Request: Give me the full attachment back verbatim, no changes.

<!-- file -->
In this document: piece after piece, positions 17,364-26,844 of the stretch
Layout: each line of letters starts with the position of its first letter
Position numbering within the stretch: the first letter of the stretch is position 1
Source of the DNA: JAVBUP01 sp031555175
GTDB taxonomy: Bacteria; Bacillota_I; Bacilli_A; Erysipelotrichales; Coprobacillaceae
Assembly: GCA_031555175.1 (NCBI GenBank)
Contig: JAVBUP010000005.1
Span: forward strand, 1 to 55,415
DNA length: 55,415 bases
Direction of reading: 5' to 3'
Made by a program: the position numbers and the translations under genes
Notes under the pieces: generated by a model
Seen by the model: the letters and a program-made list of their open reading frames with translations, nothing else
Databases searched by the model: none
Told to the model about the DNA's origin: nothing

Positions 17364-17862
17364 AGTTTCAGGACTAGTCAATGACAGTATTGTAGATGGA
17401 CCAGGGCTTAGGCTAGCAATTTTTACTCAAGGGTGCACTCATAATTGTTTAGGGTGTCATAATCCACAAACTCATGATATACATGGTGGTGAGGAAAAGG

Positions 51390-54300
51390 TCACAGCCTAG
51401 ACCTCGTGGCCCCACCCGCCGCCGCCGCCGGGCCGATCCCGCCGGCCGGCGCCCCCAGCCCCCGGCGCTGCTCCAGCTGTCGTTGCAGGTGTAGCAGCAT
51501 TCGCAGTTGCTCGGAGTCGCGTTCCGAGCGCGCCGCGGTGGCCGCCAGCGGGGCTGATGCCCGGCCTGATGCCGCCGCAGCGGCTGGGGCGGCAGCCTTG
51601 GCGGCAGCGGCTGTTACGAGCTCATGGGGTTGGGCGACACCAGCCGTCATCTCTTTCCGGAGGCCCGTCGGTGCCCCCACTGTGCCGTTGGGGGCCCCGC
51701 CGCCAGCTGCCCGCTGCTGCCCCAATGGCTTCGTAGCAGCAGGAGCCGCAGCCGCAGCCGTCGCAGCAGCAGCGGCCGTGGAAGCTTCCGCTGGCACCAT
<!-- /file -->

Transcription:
In this document: piece after piece, positions 17,364-26,844 of the stretch
Layout: each line of letters starts with the position of its first letter
Position numbering within the stretch: the first letter of the stretch is position 1
Source of the DNA: JAVBUP01 sp031555175
GTDB taxonomy: Bacteria; Bacillota_I; Bacilli_A; Erysipelotrichales; Coprobacillaceae
Assembly: GCA_031555175.1 (NCBI GenBank)
Contig: JAVBUP010000005.1
Span: forward strand, 1 to 55,415
DNA length: 55,415 bases
Direction of reading: 5' to 3'
Made by a program: the position numbers and the translations under genes
Notes under the pieces: generated by a model
Seen by the model: the letters and a program-made list of their open reading frames with translations, nothing else
Databases searched by the model: none
Told to the model about the DNA's origin: nothing

Positions 17364-17862
17364 AGTTTCAGGACTAGTCAATGACAGTATTGTAGATGGA
17401 CCAGGGCTTAGGCTAGCAATTTTTACTCAAGGGTGCACTCATAATTGTTTAGGGTGTCATAATCCACAAACTCATGATATACATGGTGGTGAGGAAAAGG

Positions 51390-54300
51390 TCACAGCCTAG
51401 ACCTCGTGGCCCCACCCGCCGCCGCCGCCGGGCCGATCCCGCCGGCCGGCGCCCCCAGCCCCCGGCGCTGCTCCAGCTGTCGTTGCAGGTGTAGCAGCAT
51501 TCGCAGTTGCTCGGAGTCGCGTTCCGAGCGCGCCGCGGTGGCCGCCAGCGGGGCTGATGCCCGGCCTGATGCCGCCGCAGCGGCTGGGGCGGCAGCCTTG
51601 GCGGCAGCGGCTGTTACGAGCTCATGGGGTTGGGCGACACCAGCCGTCATCTCTTTCCGGAGGCCCGTCGGTGCCCCCACTGTGCCGTTGGGGGCCCCGC
51701 CGCCAGCTGCCCGCTGCTGCCCCAATGGCTTCGTAGCAGCAGGAGCCGCAGCCGCAGCCGTCGCAGCAGCAGCGGCCGTGGAAGCTTCCGCTGGCACCAT